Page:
How Database Indexes Really Work

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I have a growing love of databases that leads me to ask a lot of questions about how they work, and my recent obsession is database indexes.

Previously, I knew that if I wanted a particular column or field to be faster than the rest of them, I indexed it. That was as much as my brain could handle when I was first learning to code, but growing as a developer means expanding my knowledge of the fundamentals, like what exactly a database index is and why it exists.

<figcaption> There are lots of ways to grow as a developer</figcaption>

What is a Database Index?

Imagine we’re walking through San Francisco looking for our friend Chris. We know she lives in San Francisco, but we don’t know her address. While each building has a unique address that allows us to find it easily, we need a way to tie the person we’re looking for, Chris, with her unique address. In this case, we have to knock on every door in San Francisco until we find her. That’s not very efficient (and probably not a good idea). But if we had a directory tying Chris to her address, 123 Nunya Lane, we could walk straight there.

This is the same principle as a database index. A database index is a type of data structure, like an array or a hash. It’s just one way we can organize data. In this example, we would have an index of names that pointed to addresses.

<figcaption> You never know who will answer the door in SF</figcaption>

So why do we need a data structure inside of our database, which is, you know, a big data structure?

Why Do Databases Need Indexes?

We keep so much stuff in our databases—literally anything we think we might need later, from user credentials all the way to the latitude and longitude of the pizza being delivered to our house. Without an index, the database is stuck knocking on every door in San Francisco, or searching through every record in a linear fashion. Sometimes, this works just fine. Then again, some databases store hundreds of millions of records, so searching linearly could take ten steps or 525,600 or 300 million. We have to consider the potential number of steps. Without indexes, the database can end up with extremely slow queries as it searches each record for a match, which can then cause a buildup of waiting queries. Latency and overall response time would increase, and anyone waiting on the results of those queries either has to get a hobby, or more likely, use a different application.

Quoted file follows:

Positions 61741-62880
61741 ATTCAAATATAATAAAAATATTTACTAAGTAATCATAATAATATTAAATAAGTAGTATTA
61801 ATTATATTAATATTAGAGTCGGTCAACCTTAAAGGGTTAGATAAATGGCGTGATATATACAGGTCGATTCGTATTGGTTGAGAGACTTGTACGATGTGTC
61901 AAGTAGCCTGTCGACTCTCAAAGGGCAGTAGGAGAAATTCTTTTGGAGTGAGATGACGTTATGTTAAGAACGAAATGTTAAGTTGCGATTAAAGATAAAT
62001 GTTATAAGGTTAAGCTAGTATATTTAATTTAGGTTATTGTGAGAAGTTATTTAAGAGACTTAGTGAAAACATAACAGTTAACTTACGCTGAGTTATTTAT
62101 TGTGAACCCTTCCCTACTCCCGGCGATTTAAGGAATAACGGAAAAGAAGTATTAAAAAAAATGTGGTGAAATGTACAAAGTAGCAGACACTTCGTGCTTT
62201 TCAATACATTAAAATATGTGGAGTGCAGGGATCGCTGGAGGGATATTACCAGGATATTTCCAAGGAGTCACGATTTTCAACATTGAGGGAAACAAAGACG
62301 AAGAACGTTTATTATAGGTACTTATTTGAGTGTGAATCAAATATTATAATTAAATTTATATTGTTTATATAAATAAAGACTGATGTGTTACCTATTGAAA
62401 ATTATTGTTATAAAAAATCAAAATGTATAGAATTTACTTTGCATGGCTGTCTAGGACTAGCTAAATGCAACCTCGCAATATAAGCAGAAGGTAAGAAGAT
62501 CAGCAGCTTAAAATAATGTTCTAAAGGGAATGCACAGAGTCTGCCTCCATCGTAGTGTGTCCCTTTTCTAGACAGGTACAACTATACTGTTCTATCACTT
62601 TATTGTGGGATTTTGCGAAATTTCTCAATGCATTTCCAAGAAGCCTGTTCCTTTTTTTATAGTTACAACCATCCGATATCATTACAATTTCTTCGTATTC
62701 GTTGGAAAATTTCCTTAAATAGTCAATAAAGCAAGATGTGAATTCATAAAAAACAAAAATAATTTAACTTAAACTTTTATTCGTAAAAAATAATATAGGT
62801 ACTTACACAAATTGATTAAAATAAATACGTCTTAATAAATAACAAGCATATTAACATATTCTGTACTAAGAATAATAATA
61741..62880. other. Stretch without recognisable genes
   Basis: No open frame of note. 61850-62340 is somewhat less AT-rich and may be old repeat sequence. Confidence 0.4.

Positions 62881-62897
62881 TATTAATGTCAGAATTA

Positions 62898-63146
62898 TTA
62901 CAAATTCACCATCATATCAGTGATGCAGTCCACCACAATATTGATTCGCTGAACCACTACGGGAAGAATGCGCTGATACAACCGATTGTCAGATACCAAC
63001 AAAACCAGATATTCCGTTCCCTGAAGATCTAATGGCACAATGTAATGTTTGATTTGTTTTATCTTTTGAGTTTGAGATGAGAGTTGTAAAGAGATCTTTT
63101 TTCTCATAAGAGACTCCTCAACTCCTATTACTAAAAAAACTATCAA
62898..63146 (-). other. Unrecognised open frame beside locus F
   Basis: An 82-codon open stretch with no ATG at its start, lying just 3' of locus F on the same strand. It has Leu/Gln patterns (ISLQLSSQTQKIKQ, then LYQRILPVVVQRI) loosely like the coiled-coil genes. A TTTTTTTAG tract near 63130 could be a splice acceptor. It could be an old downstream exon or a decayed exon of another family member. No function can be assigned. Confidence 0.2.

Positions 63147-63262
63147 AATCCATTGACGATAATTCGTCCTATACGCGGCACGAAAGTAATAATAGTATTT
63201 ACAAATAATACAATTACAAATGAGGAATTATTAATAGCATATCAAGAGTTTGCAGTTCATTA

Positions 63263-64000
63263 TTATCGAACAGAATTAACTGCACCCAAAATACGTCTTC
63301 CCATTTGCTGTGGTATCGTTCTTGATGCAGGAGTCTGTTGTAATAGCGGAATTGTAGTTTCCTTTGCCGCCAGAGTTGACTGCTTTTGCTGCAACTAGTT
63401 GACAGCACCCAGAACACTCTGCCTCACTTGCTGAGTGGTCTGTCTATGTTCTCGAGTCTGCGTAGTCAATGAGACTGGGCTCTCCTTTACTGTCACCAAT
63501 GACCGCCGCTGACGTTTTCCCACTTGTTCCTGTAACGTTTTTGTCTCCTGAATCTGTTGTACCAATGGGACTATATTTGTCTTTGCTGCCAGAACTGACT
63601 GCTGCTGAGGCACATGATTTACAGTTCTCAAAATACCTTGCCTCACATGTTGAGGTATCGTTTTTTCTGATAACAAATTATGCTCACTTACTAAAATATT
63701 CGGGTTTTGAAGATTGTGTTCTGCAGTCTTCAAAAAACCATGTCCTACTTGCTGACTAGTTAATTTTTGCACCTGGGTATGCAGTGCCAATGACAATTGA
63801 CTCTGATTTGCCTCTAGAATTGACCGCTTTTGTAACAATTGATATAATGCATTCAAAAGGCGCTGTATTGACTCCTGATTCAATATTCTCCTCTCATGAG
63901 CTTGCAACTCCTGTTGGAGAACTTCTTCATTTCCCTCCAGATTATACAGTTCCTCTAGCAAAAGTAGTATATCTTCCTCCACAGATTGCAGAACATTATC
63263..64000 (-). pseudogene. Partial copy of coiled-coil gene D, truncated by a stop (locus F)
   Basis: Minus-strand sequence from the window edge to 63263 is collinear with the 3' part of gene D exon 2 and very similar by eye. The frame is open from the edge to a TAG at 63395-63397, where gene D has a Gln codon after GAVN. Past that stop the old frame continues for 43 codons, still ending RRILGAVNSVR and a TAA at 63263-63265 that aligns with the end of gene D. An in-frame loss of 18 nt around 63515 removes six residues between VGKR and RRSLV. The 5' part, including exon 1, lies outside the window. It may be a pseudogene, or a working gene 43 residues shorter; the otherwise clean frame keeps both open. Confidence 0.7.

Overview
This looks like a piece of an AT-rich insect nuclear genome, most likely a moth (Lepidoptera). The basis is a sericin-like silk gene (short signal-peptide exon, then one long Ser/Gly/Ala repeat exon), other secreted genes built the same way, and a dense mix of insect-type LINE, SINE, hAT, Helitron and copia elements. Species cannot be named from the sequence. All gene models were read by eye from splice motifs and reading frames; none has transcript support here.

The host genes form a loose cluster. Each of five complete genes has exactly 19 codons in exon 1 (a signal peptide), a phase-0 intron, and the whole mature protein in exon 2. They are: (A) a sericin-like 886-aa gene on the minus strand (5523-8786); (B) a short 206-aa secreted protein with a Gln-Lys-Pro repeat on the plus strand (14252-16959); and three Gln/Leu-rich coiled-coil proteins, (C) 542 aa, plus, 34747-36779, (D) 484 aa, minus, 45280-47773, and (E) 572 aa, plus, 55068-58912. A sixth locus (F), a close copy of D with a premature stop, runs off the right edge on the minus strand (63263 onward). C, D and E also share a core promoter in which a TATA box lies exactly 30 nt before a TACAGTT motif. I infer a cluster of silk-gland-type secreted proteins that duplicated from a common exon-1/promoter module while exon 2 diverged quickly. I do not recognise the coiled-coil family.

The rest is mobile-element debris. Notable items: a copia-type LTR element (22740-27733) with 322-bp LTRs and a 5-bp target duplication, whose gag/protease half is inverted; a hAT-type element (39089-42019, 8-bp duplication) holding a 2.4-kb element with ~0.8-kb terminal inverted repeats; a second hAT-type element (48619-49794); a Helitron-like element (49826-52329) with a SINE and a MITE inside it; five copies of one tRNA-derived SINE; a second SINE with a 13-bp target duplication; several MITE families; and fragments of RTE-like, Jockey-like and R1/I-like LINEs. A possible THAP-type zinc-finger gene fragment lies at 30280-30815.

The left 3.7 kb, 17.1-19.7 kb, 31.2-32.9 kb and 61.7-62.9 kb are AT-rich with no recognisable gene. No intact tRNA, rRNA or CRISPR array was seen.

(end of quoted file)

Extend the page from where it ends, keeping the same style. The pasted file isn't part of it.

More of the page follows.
What Should Be Indexed?

When deciding to add indexes to our database, we need to consider our data. Indexing every column or field can also have negative effects. If we create ten indexes, writing a single record to the database turns into 11 writes: one to the database, and one to each of the indexes (assuming that record includes all of the indexed columns/fields). As a guiding principle, we want to index the data that is looked up most frequently. The cost of writing to the index is offset by the improved performance of a significant number of our database queries.

What is the Difference Between Relational Database Indexes and NoSQL Database Indexes?

In relational databases, indexes are created by column. We can choose any column or even a combination of columns to create our index.

NoSQL databases can have indexes, too! There is far less convention in the world of non-relational databases because of the variety of databases, but most of them have excellent docs on how to index data. I like InfluxDB’s indexing in which data inserted as a tag is indexed and data inserted as a field is not, so I don’t have to think about the index more than that if I don’t want to.


Database indexes are a fundamental part of understanding how our databases spend time and resources, and creating them encourages us to understand more about our applications and the data they produce. I feel smarter already.